Our dairy clearing sales will start around the country in mid/late April and I’m sure as always these will offer an opportunity for farmers looking for quality animals to buy at all spectrums of the market.
If you are looking at attending these sales or wanting to know what’s coming up, please be sure to contact your local PGG Wrightson rep.
We wish all our clients the best of luck for the autumn months ahead and look forward to assisting you with any Dairy Livestock requirements that you may have.
Callum Stewart - National Genetics Manager
PGG Wrightson were proud sponsors of the World Hereford Conference, held in Queenstown last week from the 8th to 13th March.
First day kicked off with a fine start with the young breeders competition at Waiau Herefords in Southland. Teams were tested in a series of modules, including genetics, fencing, AgriBusiness, butchery and animal health.
The second day Young Breeders Competition spent the day at Monymusk farm for their stock judging day. Competitors judged fleece, beef cattle and sheep and being asked to speak on the yearling heifers. They then attended the WHC Welcome Reception in Queenstown, getting the opportunity with all those in attendance.
The third day they delved into their presentations, the topic of which was “if you were a person of influence, what would you do to close the urban/rural divide?” USA took first place, NZ Hereford second and Denmark third.
The fourth day the youth teams had the chance to experience more of the South Island. Starting at the Shotover Jet, they carried onto Arrowtown for a small break before heading to Cromwell for lunch. After which they joined the rest of the conference at Locharburn Hereford’s where they enjoyed a technical session with Bill Austin around how we ultrasound for internal fats in beef cattle.
They then moved onto Wanaka Showgrounds where set up began for the clipping and parading competition, held Thursday and Friday; but not before a dip in the lake!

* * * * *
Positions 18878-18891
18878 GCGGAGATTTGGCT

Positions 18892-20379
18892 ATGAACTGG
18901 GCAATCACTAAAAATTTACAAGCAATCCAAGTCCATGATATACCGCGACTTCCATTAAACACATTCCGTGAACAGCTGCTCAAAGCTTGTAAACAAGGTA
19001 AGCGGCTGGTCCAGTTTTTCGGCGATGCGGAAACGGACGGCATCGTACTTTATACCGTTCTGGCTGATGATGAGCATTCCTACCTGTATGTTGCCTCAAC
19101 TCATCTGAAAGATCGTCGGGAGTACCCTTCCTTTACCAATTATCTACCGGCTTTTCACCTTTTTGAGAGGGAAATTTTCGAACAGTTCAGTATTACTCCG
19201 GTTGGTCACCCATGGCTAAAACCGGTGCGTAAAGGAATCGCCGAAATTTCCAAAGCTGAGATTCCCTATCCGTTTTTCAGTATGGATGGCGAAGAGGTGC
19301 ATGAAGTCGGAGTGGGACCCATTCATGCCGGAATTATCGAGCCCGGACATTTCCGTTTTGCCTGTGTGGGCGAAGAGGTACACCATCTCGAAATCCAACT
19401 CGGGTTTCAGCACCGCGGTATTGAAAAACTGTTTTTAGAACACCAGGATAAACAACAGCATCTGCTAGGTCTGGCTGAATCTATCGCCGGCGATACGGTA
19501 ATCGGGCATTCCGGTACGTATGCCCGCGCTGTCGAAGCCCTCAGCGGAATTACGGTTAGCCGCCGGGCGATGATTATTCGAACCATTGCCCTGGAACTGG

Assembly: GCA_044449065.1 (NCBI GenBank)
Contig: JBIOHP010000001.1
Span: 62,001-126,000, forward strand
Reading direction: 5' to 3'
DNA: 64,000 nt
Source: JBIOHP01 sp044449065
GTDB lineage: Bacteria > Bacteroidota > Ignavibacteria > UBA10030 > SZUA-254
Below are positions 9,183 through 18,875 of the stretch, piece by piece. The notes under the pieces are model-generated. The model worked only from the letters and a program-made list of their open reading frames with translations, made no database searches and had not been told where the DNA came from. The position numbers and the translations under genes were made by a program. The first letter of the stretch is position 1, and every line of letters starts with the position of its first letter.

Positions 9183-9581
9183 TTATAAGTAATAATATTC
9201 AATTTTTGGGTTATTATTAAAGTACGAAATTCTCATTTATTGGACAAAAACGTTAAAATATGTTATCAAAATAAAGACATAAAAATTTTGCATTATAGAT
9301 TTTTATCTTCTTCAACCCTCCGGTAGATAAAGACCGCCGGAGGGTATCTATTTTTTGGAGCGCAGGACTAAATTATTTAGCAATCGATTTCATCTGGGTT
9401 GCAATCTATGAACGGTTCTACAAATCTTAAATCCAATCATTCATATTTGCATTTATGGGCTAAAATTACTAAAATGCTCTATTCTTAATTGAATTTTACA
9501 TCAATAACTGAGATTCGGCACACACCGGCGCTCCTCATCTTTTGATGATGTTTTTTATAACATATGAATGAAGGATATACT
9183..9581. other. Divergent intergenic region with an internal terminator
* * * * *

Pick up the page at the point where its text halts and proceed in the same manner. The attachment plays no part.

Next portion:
In autumn, lice populations on cattle increase. This is due to temperature and humidity levels becoming more favourable for lice survival on the animals. Lice populations rise to reach their peak in winter and early spring.
In New Zealand, there are two types of lice, a sucking species which pierces the skin and feed on tissue fluids, and a biting lice which feeds on the surface debris of skin. Both cause irritation to the animal resulting in rubbing or licking, hair loss, and damage to the hide.
Damage to fencing or troughs is often a result of excessive rubbing by cattle. The most visible areas of hair loss are generally on the neck, shoulders and along the flanks. As temperatures cool down and coat thickness increases, the environment for lice is more favourable for population increases. With increased numbers, the frequency and intensity of rubbing behaviour by cattle escalates.
Lice can’t fly and need close animal to animal contact to spread in a herd. They don’t survive long off the animal. This is important in the management of lice as all animals need treating, especially if mixing of mobs is occurring.
When treating animals for lice, it is best to start in late summer or early autumn when lice numbers are lower and coat thickness is less, allowing greater amounts of chemical exposure to the lice population.
There are three chemical groups that are currently registered for use in cattle in New Zealand. Pour On organophosphates (for example Destruct) or synthetic pyrethroids (for example Blaze or Delmax) target lice and nuisance flies. On the other hand, Mectin based products target both internal worms and lice, for example Cydectin, Dualmax.
It is important to note that when any of these products are applied in winter, on animals with full coats or covered in mud or faeces, only suppression of lice numbers will be achieved at best. Lice numbers rebuild again over six to eight weeks, often requiring another treatment. This is due to some lice escaping a lethal dose of drugs in thick coats, and none of the drugs having an effective persistent effect on lice or killing eggs.
The take-home message for lice management is to treat animals early when lice numbers are low, so population control is managed better. For further information call into your local PGG Wrightson store or talk to your local Technical Field Representative.